Redskins outside linebacker Ryan Kerrigan on Monday was joined by several of his teammates and team officials at the 12th-annual Leukemia Golf Classic at Lansdowne Resort in Leesburg, Va.
For the third consecutive year, linebacker Ryan Kerrigan hosted the Leukemia Golf Classic, continuing his community outreach efforts to help patients and families facing life-threatening illnesses.
In its 12th year overall, the golf tournament, which took place Monday at Lansdowne Resort in Leesberg, Va., welcomed Redskins players, coaches and front office personnel to play a round for the cause, which benefits the Leukemia and Lymphoma Society.
"You see the results and tangible benefits of an event like this where you raise a lot of money for leukemia research and just blood cancer research in general. You see the generosity," Kerrigan said. "It's not a hard sell to get my teammates able to come out here and play a little golf at a beautiful place like Lansdowne. It's a blast and knowing that you are doing it for a great cause like Leukemia and Lymphoma Society is even better."
"He's been such a great person throughout the time that I've been here," head coach Jay Gruden said. "He's a joy to work with. We're always going to get his best effort on the field, but off the field is really where he thrives. He's such a great person off the field and any time he has an event like this we're the first ones out to support him."
Kerrigan took over hosting duties from linebacker Brian Orakpo and the transition has been seamless. The linebacker has been most impressed with the generosity of his teammates to lend their time to the event and to the donors who play each May.
"The number total we usually raise is pretty significant – really, really significant money," Kerrigan said. "Just knowing people are that generous and believe in the cause, that much makes it really special."
Each Leukemia Golf Classic features a patient hero, whose story serves as an inspiration and as the direct meaning behind the tournament: to find a cure for leukemia, lymphoma, Hodgkin's disease and myeloma, and to improve the quality of life for patients and their families.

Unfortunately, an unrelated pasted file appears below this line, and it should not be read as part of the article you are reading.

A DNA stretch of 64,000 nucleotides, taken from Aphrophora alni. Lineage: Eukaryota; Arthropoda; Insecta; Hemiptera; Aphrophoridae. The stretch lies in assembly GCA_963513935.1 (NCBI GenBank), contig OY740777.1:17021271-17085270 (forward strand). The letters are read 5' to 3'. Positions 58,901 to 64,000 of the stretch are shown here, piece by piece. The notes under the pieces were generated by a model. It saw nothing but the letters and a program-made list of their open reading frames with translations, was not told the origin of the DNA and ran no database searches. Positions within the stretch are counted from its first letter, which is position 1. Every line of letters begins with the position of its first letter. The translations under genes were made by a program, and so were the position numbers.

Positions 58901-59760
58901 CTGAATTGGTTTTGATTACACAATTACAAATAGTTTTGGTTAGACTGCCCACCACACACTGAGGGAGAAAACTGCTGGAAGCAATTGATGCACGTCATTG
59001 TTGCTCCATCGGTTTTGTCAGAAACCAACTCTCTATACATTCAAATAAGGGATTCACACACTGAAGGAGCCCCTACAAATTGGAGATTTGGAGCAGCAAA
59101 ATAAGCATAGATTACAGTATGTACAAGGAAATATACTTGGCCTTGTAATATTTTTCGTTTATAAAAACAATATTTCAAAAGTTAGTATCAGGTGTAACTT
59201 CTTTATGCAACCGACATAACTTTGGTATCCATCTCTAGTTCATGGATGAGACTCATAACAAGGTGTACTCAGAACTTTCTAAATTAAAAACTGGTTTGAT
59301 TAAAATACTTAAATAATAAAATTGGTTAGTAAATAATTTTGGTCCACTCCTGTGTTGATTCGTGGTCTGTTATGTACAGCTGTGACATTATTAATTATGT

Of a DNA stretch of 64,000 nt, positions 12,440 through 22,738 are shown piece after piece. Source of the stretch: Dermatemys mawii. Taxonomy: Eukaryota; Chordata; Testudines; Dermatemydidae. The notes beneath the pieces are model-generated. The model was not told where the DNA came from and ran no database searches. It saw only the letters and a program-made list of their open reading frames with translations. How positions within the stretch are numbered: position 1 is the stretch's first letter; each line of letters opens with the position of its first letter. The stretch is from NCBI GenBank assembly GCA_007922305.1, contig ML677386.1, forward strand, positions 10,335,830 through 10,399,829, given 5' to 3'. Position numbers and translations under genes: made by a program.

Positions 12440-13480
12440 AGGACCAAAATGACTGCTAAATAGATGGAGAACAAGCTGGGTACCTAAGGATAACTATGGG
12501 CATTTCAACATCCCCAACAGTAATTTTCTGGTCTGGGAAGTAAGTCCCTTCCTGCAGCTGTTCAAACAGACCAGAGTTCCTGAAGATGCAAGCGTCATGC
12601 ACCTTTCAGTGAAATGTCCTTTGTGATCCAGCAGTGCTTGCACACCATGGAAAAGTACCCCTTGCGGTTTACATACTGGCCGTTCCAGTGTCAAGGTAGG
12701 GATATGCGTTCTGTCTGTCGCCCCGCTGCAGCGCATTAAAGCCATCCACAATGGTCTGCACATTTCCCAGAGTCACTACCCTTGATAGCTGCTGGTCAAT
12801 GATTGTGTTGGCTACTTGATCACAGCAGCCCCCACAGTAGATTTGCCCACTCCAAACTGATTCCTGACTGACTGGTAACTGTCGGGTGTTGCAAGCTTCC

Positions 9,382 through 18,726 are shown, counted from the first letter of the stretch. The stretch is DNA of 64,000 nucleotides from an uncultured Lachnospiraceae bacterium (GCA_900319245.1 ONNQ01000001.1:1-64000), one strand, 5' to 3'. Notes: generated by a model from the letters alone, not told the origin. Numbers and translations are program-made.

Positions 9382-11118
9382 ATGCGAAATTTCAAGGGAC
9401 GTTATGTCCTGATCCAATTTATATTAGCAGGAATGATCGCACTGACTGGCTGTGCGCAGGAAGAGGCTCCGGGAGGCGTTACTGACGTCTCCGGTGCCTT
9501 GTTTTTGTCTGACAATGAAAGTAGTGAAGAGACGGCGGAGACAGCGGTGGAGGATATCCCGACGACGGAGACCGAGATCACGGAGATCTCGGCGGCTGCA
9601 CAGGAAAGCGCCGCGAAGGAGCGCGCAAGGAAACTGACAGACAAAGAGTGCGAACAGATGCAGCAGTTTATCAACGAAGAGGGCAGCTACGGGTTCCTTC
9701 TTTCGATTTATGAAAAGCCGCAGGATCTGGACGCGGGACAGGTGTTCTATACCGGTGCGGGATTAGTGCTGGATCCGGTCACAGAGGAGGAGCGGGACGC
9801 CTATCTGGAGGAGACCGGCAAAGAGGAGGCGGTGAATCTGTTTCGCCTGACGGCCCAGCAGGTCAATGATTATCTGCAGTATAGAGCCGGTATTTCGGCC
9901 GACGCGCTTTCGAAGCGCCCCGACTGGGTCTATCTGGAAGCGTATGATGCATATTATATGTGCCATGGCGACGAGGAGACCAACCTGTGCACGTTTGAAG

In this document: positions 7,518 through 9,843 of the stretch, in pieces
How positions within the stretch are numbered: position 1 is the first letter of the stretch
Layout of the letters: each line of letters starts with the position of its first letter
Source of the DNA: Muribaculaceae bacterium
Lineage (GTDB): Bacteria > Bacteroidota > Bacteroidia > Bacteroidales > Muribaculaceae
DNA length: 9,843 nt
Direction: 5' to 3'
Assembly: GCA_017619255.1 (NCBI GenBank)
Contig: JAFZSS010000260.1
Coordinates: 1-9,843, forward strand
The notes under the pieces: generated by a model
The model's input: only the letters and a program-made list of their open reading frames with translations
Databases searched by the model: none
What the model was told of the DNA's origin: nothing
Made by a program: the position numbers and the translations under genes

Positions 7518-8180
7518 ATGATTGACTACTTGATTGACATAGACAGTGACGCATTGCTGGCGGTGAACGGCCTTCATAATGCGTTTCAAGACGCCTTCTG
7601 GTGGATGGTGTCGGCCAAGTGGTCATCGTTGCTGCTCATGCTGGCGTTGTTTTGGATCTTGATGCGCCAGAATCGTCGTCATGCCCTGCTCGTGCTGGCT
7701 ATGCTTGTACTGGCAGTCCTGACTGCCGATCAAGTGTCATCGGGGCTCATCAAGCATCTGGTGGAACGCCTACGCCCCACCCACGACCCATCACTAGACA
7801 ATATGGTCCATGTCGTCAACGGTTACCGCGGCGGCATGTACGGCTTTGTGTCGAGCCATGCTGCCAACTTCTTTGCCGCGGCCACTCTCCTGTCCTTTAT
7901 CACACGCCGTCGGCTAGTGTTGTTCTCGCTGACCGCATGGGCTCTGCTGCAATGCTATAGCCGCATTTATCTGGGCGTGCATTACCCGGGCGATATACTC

This year, two children were chosen – five-year-old Mason Mazzuca and 10-year-old Kasyn Olivadotti, daughter of Redskins linebackers coach Kirk Olivadotti – and each got the opportunity to meet Kerrigan and share some of their stories alongside their parents.
Mason was diagnosed with T Cell Acute Lymphoblastic Leukemia in February last year, which took away his vision and forced him into a grueling treatment regimen. After two surgeries, his vision has returned and he will continue to undergo treatments for the next couple of years.
Kasyn was diagnosed with Acute Lymphoblastic Leukemia on her fourth birthday and had to endure several surgeries and painful treatment plans over the following two years. Now, at age 10, she is healthier and continues to be an inspiration and testament to the work that the Leukemia and Lymphoma Society has committed.
"You see these kids and they are so happy," Kerrigan said. "They have a lot of adversity going on but their still happy despite that. It offers you good perspective whenever you think times are tough, you know that these kids have it worse and they still have a good outlook on life. That's definitely inspiring."
"It's awesome," linebacker Will Compton said of seeing Olivadotti's daughter. "I'm real pumped that [Kirk is] speaking later on about it. He's not very loud about what he does or anything so I kind of found out somewhere else. I love Coach KO and I'm real happy to be here for him."
Compton was one of many on the defensive side of the ball that showed up to support Kerrigan's efforts. The point was made by defensive coordinator Greg Manusky, who brought the majority of his defensive staff with him and encouraged his players to attend, too.
"This is awesome," Manusky said. "Somehow, someway people, every family, has somebody that has or had cancer in the past. It's just to benefit and it's going to be a great event."